Loosening his tie, Lelouch sat down on the cold bed. He glanced at his phone; she hadn’t called or messaged or anything. Which…shouldn’t be a surprise. Even after the press conference he had just dragged himself away from, he could still remember her silent anger on the other end as the conversation had unraveled from his first, “I have to cancel our date.”
It wasn’t that she wasn’t understanding. There had been times when he had had to cancel before and when she had had to, but the discussion had quickly become more about why he found it necessary to divide his time between here and there than the cancellation, and he had had to end the call with both in a terrible mood. Truthfully, he had been somewhat barbed with her when she hadn’t first said anything in reply. His mind had been elsewhere, and when his sisters had called him, panicked, about the most recent development on the situation, he had had little patience. It was his fault, and he knew he should call her and apologize, that he shouldn’t let any more time pass than already had, but…
But he didn’t really feel like he was up for the task of speaking to someone who didn’t want to hear from him. He had tried to reason with anger for the past hour and a half. He was tired of trying to maneuver past prejudice and protest; he had had enough for the day.
The cloth whispering as he slipped the necktie off, he let it slip from his grasp before leaning back and lying on the cool sheets. Closing his eyes, he sighed as the light rain outside knocked on the windows of his bedroom. How terrible it was to be home. And how long ago just that morning seemed; he hadn’t exactly been happy, what with all of the politics going on, but he had at least been content being with her. He had been looking forward to tonight, and making that call had just been the worst.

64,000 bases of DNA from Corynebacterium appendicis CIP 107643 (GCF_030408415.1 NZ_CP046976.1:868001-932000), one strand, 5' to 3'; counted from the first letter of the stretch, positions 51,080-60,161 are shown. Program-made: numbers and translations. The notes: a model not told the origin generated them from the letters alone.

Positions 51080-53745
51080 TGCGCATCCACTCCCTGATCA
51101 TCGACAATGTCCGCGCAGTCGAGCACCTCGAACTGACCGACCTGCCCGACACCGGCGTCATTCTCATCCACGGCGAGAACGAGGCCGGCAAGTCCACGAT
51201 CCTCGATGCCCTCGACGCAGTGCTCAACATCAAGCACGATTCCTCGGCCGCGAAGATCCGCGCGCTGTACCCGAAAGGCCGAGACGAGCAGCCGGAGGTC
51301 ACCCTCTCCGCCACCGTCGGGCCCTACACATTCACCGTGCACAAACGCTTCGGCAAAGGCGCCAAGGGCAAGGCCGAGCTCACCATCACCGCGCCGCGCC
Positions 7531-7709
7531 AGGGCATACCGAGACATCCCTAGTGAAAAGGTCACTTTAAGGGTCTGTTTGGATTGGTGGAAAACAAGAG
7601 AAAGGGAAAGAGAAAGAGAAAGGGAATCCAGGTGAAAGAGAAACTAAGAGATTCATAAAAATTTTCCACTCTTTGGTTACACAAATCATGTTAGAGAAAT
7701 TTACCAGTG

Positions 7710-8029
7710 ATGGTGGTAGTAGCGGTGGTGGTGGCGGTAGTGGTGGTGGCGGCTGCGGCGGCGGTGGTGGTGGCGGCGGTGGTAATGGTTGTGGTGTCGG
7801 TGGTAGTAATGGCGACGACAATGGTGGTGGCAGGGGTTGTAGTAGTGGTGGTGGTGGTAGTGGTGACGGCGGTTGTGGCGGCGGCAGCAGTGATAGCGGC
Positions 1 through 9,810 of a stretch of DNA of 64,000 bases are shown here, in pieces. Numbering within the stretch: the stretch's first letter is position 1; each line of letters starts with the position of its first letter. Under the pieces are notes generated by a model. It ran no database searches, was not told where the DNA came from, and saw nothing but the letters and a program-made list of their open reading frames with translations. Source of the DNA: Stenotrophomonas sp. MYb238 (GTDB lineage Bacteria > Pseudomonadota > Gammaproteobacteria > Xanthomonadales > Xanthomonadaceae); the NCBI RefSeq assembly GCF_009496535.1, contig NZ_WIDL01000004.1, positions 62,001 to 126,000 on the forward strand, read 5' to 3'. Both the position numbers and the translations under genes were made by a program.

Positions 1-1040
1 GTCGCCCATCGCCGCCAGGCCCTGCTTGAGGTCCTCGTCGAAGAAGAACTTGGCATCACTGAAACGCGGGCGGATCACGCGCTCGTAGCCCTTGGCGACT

“Dear, won’t you join us for supper? Or would you prefer to keep sleeping?”
He opened his eyes at the sound of his mother’s voice. She stood in the doorway with her brows furled together. He struggled up.
“…What time is it?”
“7 o’clock in the evening. Or I can have Sayoko bring something up for you. Would you like that instead?”
“No, I’ll come down in a bit.”
But she remained rooted to her spot. Standing up, he rolled up his sleeves and unbuttoned his collar, all the while trying not to notice the way she had been peering at him for the past few minutes in the way that she always did whenever there was something she wanted to say. He broke after ten more seconds of scrutiny.
“What is it?” he sighed.
“C.C. is such a nice girl. I would be more than happy to have her as my daughter.”
“You would be happy to have a walrus as your daughter. I know you just can’t wait to meet your grandchildren, Mother. I know.”
“Does she know what’s happening?”
“If she does, it’s not from me.”
“Why don’t you tell her?”
“What can I possibly tell her when I have no idea myself what’s going to happen?”
“Perhaps she can help shed some light. This affects her life too by way of you. And she does love you, dear. I know she does. We all do.”
He pursed his lips. Turning his back on her, he turned the lights to the bathroom on.
“I’ll be down for supper in five minutes.”
But he never came downstairs. Not after five minutes, not after ten, or even thirty. When Sayoko eventually went up with a tray, he was still on the phone, speaking to her. His hand was covering his eyes, he was pacing, frowning, sighing, but at least he was finally telling her what was happening. At least he had apologized to her and was honest with her – even if he didn’t yet tell her of his mother’s ring and the proposal he had been planning for quite some time.